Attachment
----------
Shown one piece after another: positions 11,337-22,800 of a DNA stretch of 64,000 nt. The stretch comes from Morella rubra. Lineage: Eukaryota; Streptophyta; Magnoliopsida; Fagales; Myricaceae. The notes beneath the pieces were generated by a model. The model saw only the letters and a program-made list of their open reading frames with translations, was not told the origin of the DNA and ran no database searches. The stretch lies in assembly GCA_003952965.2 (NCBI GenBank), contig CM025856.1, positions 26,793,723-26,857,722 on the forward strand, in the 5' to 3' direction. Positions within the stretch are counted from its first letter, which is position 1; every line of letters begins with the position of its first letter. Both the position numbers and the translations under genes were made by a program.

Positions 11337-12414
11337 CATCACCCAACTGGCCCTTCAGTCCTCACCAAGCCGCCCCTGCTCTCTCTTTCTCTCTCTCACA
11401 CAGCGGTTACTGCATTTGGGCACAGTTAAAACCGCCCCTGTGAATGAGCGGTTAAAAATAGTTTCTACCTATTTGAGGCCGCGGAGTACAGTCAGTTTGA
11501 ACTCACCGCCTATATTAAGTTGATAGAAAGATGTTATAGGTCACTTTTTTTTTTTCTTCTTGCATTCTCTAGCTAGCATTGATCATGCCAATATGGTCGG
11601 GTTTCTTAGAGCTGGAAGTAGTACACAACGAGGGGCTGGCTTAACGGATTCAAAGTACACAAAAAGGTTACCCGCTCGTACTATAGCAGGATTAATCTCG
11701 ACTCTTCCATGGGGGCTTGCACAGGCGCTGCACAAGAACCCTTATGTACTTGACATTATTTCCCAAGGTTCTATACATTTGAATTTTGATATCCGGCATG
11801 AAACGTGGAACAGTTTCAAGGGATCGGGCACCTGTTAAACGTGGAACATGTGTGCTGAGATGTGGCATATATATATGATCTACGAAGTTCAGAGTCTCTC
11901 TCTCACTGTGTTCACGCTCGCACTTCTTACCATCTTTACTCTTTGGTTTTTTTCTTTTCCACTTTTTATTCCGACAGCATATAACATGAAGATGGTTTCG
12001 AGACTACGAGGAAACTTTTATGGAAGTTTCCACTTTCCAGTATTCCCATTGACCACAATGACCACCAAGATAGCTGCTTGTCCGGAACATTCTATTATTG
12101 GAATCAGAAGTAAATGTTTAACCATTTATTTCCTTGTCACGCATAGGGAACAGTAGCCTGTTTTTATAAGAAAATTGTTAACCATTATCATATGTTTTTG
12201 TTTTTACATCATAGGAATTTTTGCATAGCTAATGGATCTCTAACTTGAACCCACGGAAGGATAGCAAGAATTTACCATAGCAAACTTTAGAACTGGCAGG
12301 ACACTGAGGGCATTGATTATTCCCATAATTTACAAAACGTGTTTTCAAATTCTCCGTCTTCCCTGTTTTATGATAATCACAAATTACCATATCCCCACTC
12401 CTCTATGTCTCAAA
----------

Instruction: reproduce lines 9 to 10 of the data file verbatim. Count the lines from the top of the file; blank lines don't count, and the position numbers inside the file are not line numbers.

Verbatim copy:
11901 TCTCACTGTGTTCACGCTCGCACTTCTTACCATCTTTACTCTTTGGTTTTTTTCTTTTCCACTTTTTATTCCGACAGCATATAACATGAAGATGGTTTCG
12001 AGACTACGAGGAAACTTTTATGGAAGTTTCCACTTTCCAGTATTCCCATTGACCACAATGACCACCAAGATAGCTGCTTGTCCGGAACATTCTATTATTG